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Gel Shows Promise as Future Male Contraceptive


3 Star


Gel Shows Promise as Future Male Contraceptive

Our Review Summary

A generally cautious and informative piece, but this story didn’t quite measure up on several key benchmarks, including the explanation of benefits and harms, and the evidence quality evaluation. Importantly, the story should have asked why nearly half of the study participants weren’t included the final data analysis, instead of pretending that they were never part of the study to begin with.


Why This Matters

As the story suggests, many men would like alternatives for taking control of their fertility. Current options have important drawbacks, such as not always being available in the heat of the moment (e.g. condoms) or being invasive and potentially irreversible (e.g. vasectomy).



Does the story adequately discuss the costs of the intervention?

Not Applicable

It’s probably too early to know what this treatment would cost were it commercially available, so we’ll rate this not applicable.

Does the story adequately quantify the benefits of the treatment/test/product/procedure?

Not Satisfactory

Like many early stage drug studies, the study looked for surrogate markers (sperm count and motility) rather than ability to fertilize.  The distinction is not subtle.  The true test of the combination gel will be in the rates of unintended pregnancies.  The story explains what percentage of men in each group had undetectable levels of sperm or levels that were below a cutoff level defined by the investigators. However, to be of value to readers, the story would need to give some sense as to how this result would affect pregnancy rates. Although the story says that the treatment would have the effect of “lowering, but not eliminating, unwanted pregnancies,” this isn’t really specific enough. People want to know that a contraceptive will be close to 100% effective, or else it’s not worth taking. The story should have asked someone — either a study researcher or the independent source — whether the effects seen in the study are likely to be consistent with that standard.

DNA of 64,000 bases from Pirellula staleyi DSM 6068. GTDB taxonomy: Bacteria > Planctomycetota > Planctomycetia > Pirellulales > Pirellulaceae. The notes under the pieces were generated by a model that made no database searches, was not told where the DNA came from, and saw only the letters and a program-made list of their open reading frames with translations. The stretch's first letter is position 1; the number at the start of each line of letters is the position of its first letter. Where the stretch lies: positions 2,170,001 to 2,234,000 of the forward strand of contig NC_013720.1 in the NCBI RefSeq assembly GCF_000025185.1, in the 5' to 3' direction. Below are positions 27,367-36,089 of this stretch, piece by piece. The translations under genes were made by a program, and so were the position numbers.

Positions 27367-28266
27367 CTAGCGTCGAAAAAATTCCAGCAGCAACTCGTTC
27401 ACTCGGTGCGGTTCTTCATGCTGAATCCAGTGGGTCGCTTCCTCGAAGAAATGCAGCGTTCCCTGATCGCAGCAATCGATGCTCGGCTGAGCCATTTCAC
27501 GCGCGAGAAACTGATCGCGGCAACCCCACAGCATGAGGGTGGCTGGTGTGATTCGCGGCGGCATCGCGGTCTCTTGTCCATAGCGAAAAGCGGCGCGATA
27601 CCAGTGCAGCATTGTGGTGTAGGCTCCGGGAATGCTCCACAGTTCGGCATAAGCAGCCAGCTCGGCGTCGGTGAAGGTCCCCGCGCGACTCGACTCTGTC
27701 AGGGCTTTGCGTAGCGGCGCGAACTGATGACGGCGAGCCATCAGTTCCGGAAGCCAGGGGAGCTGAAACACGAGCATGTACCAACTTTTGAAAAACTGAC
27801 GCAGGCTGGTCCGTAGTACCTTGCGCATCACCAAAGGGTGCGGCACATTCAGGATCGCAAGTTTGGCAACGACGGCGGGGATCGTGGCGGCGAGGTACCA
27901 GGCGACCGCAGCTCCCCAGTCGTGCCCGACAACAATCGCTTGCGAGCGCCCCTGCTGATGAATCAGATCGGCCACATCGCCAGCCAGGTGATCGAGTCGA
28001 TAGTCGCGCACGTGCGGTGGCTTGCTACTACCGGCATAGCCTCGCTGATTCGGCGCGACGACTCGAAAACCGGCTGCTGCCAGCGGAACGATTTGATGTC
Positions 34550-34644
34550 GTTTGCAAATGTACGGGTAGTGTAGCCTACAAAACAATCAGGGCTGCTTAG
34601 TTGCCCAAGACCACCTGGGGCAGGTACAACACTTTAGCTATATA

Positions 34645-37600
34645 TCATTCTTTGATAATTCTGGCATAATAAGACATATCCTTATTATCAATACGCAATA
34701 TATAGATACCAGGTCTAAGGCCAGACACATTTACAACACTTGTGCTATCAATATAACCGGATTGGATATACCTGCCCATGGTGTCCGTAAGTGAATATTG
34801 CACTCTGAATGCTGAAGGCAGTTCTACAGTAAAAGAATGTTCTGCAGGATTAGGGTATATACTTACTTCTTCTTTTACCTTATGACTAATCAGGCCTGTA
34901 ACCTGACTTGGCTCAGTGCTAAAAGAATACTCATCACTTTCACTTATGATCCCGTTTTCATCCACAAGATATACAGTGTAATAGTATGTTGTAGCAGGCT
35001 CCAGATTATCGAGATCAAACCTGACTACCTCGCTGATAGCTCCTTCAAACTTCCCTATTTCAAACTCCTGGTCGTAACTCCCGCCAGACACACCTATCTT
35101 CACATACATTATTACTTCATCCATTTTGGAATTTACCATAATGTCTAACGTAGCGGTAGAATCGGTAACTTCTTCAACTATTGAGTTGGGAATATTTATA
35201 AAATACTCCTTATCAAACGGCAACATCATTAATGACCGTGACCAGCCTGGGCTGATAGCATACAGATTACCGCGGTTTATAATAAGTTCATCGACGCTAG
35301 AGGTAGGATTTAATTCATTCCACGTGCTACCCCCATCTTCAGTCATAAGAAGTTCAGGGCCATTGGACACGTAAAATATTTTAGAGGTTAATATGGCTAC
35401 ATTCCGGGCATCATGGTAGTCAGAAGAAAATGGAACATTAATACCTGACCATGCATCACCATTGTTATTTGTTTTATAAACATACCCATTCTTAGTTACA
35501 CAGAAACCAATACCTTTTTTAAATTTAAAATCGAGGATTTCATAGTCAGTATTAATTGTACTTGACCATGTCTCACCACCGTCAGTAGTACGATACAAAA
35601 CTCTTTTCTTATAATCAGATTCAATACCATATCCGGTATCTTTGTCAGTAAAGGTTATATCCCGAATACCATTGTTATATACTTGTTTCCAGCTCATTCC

The story also missed an opportunity to explain what is new and potentially better about the hormone gel tested in this study compared with similar treatments delivered by injection or implant. The benefit is that the gel could potentially be applied by men at home as opposed to needing a health professional to administer it in the office.


Does the story adequately explain/quantify the harms of the intervention?

Not Satisfactory

The story mentions acne as one of the problems seen with men taking the hormone gel, adding that we “just don’t know” what the long-term side effects might be.

While this comes close to meeting the standard, there are actually quite a few other known risks (some quite serious) associated with the administration of testosterone, which is one of the two hormones contained in the test gel. As the Mayo Clinic website explains, testosterone therapy may:

  • Contribute to sleep apnea — a potentially serious sleep disorder in which breathing repeatedly stops and starts